Moms take the kids for a snack

Princess, an orphan rehabilitated  in the 80's was taught sign language by her caretaker.  She is now a mother and still lives in the Tajung Puting and comes for feedings.

They should get rid of these pigs
We went to Camp Leakey on our first day.  We were the only ones there since all the flights had been cancelled for the past two days due to poor visibility from the smoke.  There were wild boars by the feeding platform eating scraps and peels that fell on to the ground.  The orangutans seemed to be bothered by them and we did hear that a baby was killed by one a year ago.

Ready for the Olympics?
It's difficult to describe the feeling when waiting for and watching these great apes.  Initially you will see a tree moving in the distance.  As the female orangutan, who weighs around 85 pounds, swings and climbs closer and closer to the platform, the trees are bending, shaking, and cracking.  They may sit on a branch, watch, wait, look at us, look at the boars, look at the bananas, and finally just saunter on down.  They seem to not want to touch the ground and will go out of their way and even use tiny trees, that look like they wouldn't even support a bird nest, to make their way across the jungle.  

 Their balance is incredible and they are ten times stronger than humans.  Their feet are just like their hands.  They have four fingers and opposable thumbs. They will hang from anything available from any available appendage.    Like humans, they have no tails.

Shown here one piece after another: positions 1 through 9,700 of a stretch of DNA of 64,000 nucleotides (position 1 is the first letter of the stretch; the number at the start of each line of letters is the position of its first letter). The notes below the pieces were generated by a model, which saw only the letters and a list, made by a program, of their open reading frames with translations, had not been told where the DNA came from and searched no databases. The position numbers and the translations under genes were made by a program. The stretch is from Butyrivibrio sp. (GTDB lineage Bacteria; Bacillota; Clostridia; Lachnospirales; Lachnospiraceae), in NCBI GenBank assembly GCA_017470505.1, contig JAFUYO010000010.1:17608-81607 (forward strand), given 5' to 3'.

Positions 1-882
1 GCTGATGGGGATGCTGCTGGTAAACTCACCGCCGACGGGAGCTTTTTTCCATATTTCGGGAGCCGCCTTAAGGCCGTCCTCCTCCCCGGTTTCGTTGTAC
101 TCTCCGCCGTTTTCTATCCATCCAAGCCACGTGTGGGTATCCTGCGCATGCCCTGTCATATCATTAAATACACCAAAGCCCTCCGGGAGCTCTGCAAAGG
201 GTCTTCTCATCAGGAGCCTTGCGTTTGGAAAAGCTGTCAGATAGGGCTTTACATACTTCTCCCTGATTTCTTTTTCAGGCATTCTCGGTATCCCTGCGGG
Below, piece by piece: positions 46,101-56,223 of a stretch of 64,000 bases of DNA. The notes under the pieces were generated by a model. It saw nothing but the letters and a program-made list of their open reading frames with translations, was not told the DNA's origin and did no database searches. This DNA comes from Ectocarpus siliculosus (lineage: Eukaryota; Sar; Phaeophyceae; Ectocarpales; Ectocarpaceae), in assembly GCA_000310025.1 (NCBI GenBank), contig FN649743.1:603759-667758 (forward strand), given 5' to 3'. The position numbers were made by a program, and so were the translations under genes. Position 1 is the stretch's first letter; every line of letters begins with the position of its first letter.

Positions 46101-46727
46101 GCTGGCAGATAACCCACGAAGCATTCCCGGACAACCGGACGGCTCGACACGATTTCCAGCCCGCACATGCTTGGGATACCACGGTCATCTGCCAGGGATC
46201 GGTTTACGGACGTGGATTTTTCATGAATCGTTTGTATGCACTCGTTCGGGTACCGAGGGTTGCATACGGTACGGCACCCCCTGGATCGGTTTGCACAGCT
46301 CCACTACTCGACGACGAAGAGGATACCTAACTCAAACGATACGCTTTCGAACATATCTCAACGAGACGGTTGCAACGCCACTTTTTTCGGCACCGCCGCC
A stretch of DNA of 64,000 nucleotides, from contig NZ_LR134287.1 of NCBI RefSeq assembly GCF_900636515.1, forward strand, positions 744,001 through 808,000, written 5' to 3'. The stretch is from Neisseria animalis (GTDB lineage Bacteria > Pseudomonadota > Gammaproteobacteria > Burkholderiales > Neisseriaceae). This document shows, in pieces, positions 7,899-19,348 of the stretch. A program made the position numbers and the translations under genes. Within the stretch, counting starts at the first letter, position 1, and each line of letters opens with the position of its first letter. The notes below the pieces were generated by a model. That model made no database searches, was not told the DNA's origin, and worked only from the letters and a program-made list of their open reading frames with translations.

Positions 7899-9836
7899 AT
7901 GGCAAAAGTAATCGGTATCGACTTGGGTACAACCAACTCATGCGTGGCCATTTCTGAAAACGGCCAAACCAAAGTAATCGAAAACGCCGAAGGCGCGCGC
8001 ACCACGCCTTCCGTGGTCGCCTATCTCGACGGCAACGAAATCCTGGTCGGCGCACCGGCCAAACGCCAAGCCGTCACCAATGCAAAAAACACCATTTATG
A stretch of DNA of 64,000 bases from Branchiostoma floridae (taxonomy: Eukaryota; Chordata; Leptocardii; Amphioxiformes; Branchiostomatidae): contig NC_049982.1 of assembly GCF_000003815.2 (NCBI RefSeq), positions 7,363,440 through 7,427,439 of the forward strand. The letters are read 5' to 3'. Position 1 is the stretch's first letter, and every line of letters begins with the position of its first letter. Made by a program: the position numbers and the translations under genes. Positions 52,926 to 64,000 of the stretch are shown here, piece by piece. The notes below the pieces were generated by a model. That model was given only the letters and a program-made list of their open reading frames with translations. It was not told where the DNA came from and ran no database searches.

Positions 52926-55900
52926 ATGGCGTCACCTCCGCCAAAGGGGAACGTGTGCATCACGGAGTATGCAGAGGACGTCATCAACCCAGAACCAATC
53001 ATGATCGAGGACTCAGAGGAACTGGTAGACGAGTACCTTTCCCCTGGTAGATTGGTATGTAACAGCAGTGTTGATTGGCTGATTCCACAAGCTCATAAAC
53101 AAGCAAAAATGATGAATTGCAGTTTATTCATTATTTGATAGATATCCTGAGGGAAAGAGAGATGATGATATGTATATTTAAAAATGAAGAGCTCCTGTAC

A few times, they came right through our group from behind.  We were mere feet from these big hairy apes but there was never any sense of fear from either us or these apes.  There was a sense of calm and peace as they worked their way through us toward the bananas, carrying their babies, or holding hands with their adolescents.

More bananas 'to go'
On our second day, flights were again operating and there were more people at the morning feeding at the Pondok Tanggui Station and the afternoon feeding at Tanjung Harapan.  We saw the dominant male, Gundal, at Harapan.  I missed the photo of a lifetime because my camera's memory was full.  With all that hair and weighing close to 200 pounds, he looked tremendous.  Giant trees bent under his weight.  Treetops shook like King Kong was moving through the jungle.  All other orangutans left the platform when he came.  He stayed just a few minutes then moved on into the jungle leaving only the sound of breaking branches and shaking leaves.

It is a real shame that these gentle, timid forest people are being driven to extinction like many other species on earth.